How Russell Wilson and RG3 Are Paving the Way for Johnny Manziel into the NFL

Very few people like change, least of all NFL general managers and coaches. If you want to play quarterback in the NFL then you need to fit into a cookie cutter mold. Two quarterbacks from the 2012 draft class are breaking the mold and showing that when it comes to winning, there is no perfect mold.

NFL scouts want a quarterback to be 6’3″ or taller, have a strong arm with an overhand throwing motion and be comfortable making plays from the pocket.

There have always been a few outliers along the way like Fran Tarkenton and Doug Flutie, but for the most part NFL personnel want tall, pocket passers who can distribute the ball to their skill talent. The prevailing wisdom has always been that a running quarterback will get hurt in the NFL.

If the quarterback is not tall, he will not be able to see over the offensive linemen. If he does not have a rocket arm then he will not be able to make all of the throws required in the league.

Russell Wilson and Robert Griffin III have crushed these commonly held beliefs while leading their teams to surprising success in 2012. Wilson and RG3 do not fit the mold of the classic drop-back quarterback and are paving the way for a new breed of mobile quarterbacks in the NFL.

Griffin has the size and the arm strength that NFL scouts covet. What sets him apart from the average quarterback is his speed. He ran the 40 in 4.4 seconds at the NFL combine. He also was an All-American in the hurdles at Baylor and competed in the 2008 Olympic Trials.

The Washington Redskins selected him with the No. 2 overall pick on the 2012 NFL Draft and then they did something amazing. Instead of trying to force Griffin to adjust to an entirely new offense and scheme, they adjusted their scheme and offense around Griffin. The Washington Redskins are running an offense identical to what Griffin ran at Baylor during the four years he was in college.

While the majority of the NFL runs some variation of the West Coast offense, Washington has gone 7-6 behind a rookie quarterback while running the spread offense. They are proving that the spread offense can not only exist in the NFL, it can thrive.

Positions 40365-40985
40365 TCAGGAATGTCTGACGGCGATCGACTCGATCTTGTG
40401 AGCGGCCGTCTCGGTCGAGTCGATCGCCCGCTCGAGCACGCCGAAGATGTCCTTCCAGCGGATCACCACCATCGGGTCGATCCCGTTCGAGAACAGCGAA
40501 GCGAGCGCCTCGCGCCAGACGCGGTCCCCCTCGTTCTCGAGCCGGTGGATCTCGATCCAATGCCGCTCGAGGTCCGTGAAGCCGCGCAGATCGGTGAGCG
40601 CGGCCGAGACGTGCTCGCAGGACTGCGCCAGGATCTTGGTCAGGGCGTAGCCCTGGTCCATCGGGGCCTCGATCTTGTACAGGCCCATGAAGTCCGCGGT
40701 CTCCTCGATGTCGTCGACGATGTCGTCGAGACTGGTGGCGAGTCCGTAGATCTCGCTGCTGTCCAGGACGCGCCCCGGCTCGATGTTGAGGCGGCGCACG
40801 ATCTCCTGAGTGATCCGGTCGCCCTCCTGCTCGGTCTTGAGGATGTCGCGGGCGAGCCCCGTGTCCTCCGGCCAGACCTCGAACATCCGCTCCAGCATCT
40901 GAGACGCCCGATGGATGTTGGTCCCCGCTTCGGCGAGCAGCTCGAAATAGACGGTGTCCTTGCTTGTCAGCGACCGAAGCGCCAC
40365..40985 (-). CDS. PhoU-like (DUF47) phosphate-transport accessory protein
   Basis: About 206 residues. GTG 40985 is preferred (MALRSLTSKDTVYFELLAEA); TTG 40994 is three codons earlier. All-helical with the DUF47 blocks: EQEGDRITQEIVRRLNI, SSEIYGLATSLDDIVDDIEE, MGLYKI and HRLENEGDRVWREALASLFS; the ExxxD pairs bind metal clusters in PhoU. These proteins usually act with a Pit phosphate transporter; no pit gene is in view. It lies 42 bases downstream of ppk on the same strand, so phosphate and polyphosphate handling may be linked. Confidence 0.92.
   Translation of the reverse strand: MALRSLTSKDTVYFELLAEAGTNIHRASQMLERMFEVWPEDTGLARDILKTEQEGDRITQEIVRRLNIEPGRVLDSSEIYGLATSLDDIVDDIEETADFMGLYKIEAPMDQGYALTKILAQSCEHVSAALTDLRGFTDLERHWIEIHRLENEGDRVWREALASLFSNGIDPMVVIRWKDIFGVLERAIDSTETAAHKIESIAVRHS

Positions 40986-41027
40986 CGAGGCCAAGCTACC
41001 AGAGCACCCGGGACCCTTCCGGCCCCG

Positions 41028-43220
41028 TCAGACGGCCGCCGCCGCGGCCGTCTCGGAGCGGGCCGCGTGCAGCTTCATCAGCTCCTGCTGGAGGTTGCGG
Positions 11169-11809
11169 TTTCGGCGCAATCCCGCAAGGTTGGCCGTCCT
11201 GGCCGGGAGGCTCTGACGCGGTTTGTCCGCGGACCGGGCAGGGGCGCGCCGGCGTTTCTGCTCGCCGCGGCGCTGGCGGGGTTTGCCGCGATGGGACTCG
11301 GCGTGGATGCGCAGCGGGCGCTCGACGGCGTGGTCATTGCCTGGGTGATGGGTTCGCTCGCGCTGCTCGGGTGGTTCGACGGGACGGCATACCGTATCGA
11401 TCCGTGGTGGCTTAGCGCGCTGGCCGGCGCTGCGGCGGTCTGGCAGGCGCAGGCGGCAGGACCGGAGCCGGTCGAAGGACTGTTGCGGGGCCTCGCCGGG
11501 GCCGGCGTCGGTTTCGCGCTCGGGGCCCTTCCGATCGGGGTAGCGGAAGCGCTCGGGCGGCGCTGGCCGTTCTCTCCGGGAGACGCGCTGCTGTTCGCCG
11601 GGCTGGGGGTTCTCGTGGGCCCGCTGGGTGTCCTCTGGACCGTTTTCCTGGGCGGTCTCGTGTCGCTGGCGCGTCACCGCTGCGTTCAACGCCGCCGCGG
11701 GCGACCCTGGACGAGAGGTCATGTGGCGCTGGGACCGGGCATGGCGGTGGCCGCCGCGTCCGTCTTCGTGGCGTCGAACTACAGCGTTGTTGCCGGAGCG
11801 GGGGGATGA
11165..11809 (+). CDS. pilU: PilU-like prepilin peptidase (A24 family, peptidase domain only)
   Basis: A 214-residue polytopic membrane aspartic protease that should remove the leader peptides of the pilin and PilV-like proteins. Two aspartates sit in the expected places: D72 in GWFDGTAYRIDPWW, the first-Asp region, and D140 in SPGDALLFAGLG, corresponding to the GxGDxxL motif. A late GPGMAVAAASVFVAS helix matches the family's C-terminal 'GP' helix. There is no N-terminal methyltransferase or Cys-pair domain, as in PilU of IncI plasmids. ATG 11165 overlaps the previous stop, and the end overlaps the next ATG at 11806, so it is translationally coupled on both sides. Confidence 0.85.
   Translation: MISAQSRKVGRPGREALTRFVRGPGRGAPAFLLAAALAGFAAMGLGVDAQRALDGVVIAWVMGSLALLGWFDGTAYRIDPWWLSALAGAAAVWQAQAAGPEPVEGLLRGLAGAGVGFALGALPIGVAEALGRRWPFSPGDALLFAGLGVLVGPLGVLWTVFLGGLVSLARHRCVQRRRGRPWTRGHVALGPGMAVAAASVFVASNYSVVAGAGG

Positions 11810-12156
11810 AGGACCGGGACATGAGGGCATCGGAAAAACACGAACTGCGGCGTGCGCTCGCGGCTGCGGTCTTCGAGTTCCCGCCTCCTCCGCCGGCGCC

Griffin has completed 66 percent of his passes for 2,902 yards with only four interceptions. He has rushed for a rookie record 748 yards. The Redskins are averaging 5.3 yards per rush from an offense that has often been derided as the “chuck and duck” offense.

Washington is proving that you can build a team in the NFL around a dynamic, scrambling quarterback and still have immense success on offense. They are proving that the spread can work in the NFL.

Russell Wilson slipped to the third round of the 2012 draft because he was not as tall as scouts preferred. It did not matter that he had a cannon for a right arm, or that he set the collegiate record for passing efficiency in a season, all the scouts saw was his listed height of 5’11.”

Wilson shocked the pro football establishment by beating out Matt Flynn for the starting quarterback spot in August. Flynn was the prize of the 2012 free agent market and was expected to be the quarterback to lead Seattle to the promised land.

The rookie from Wisconsin simply played better in camp than the five-year veteran who came to the Seahawks from Green Bay. Wilson has excelled during his rookie campaign, leading Seattle to an 8-5 record while displaying the poise expected of a veteran quarterback.

Wilson has passed for 2,492 yards with 20 touchdowns and nine interceptions. He has also rushed for 310 yards on 4.5 yards per carry. The Seahawks are running more of a traditional West Coast offense, but they do incorporate some zone-read and other spread principles into it in order to take advantage of Wilson’s mobility.

Wilson and RG3 are proving that there is no such thing as a perfect mold for an NFL quarterback. In the process, they are making it easier for athletes like Johnny “Football” Manziel to make it into the league.

One of the biggest knocks on Manziel when he eventually enters the draft, will be his lack of ideal size. He is listed at 6’1″ but is closer to 6’0″ or 5’11” in real life. Wilson is showing the NFL that height is not an impeding factor when it comes to success in the NFL at quarterback.

RG3 is proving that you can mold an offense around the talents of a dynamic runner like Manziel and still have tremendous success in the NFL. Wilson and RG3 are going out on every Sunday and proving that the old way of thinking is wrong. Mobile quarterbacks like Manziel are the future of the game.

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